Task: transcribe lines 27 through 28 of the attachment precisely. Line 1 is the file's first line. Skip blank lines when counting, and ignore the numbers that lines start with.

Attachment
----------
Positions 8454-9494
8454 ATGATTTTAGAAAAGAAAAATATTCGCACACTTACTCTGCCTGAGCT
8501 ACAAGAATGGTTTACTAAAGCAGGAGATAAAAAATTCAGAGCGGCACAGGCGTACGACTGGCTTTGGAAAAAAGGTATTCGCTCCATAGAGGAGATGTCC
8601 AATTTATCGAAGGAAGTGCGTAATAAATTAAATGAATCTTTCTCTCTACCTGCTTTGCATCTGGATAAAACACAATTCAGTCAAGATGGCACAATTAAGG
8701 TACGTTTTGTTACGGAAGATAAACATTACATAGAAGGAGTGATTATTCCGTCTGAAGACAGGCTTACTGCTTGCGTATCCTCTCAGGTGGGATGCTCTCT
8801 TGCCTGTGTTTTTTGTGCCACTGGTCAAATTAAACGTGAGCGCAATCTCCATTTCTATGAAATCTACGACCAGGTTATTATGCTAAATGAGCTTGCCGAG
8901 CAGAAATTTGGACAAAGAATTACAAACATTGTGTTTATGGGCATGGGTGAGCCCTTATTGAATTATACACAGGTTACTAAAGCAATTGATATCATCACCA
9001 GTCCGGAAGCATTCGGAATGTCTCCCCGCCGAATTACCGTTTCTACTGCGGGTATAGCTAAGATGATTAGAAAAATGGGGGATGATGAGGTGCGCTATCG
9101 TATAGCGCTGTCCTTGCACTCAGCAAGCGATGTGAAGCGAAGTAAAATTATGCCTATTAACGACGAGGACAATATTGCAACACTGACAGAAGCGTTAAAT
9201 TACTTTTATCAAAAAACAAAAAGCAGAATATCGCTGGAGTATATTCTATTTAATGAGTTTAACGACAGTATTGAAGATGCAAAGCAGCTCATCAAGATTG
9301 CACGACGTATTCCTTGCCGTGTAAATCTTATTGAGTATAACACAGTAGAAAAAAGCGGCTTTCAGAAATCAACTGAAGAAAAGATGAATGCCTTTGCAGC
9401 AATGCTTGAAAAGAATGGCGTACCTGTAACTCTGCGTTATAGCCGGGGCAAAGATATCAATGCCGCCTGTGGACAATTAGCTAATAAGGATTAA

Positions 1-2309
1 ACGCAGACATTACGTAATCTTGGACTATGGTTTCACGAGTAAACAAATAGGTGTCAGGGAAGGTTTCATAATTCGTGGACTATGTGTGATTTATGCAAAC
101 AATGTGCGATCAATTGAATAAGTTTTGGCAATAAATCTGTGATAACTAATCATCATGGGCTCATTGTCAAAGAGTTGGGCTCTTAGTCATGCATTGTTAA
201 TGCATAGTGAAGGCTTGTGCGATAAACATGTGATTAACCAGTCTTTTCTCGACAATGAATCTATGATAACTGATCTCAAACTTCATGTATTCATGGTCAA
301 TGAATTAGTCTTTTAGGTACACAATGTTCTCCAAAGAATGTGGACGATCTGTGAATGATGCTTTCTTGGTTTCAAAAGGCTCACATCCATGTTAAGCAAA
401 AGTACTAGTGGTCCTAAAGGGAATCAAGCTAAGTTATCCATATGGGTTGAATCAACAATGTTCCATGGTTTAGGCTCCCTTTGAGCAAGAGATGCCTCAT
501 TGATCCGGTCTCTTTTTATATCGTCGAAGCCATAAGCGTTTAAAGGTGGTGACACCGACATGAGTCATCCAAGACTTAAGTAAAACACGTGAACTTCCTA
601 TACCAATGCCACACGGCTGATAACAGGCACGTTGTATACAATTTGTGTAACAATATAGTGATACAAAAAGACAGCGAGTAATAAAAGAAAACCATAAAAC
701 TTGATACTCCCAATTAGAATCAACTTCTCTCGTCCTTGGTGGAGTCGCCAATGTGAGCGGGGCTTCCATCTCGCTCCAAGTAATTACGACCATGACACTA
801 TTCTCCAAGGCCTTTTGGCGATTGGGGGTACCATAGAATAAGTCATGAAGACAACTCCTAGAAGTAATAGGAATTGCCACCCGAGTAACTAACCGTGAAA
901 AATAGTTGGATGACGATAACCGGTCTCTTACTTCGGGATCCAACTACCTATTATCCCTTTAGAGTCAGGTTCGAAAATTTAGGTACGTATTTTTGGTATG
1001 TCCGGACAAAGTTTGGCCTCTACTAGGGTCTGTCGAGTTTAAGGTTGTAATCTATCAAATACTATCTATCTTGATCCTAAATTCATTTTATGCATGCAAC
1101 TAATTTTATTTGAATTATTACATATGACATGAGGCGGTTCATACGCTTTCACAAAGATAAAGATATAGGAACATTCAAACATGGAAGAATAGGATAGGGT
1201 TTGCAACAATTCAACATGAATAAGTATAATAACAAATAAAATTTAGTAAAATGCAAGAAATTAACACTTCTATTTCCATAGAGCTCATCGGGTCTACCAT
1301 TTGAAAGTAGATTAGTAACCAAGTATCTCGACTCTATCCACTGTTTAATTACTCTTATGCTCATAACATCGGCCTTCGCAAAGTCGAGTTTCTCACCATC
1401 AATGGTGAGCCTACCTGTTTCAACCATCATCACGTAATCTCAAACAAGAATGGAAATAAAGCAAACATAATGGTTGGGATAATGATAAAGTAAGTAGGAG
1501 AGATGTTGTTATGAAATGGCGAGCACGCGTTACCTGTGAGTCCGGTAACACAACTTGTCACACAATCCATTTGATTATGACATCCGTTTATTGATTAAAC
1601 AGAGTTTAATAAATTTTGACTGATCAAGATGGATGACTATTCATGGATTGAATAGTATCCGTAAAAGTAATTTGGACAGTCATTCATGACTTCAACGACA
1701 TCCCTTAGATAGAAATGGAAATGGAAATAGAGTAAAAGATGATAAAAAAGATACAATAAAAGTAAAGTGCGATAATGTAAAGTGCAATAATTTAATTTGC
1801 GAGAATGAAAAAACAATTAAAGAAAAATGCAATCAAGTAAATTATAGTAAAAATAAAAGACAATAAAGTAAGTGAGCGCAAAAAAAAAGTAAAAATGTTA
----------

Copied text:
1301 TTGAAAGTAGATTAGTAACCAAGTATCTCGACTCTATCCACTGTTTAATTACTCTTATGCTCATAACATCGGCCTTCGCAAAGTCGAGTTTCTCACCATC
1401 AATGGTGAGCCTACCTGTTTCAACCATCATCACGTAATCTCAAACAAGAATGGAAATAAAGCAAACATAATGGTTGGGATAATGATAAAGTAAGTAGGAG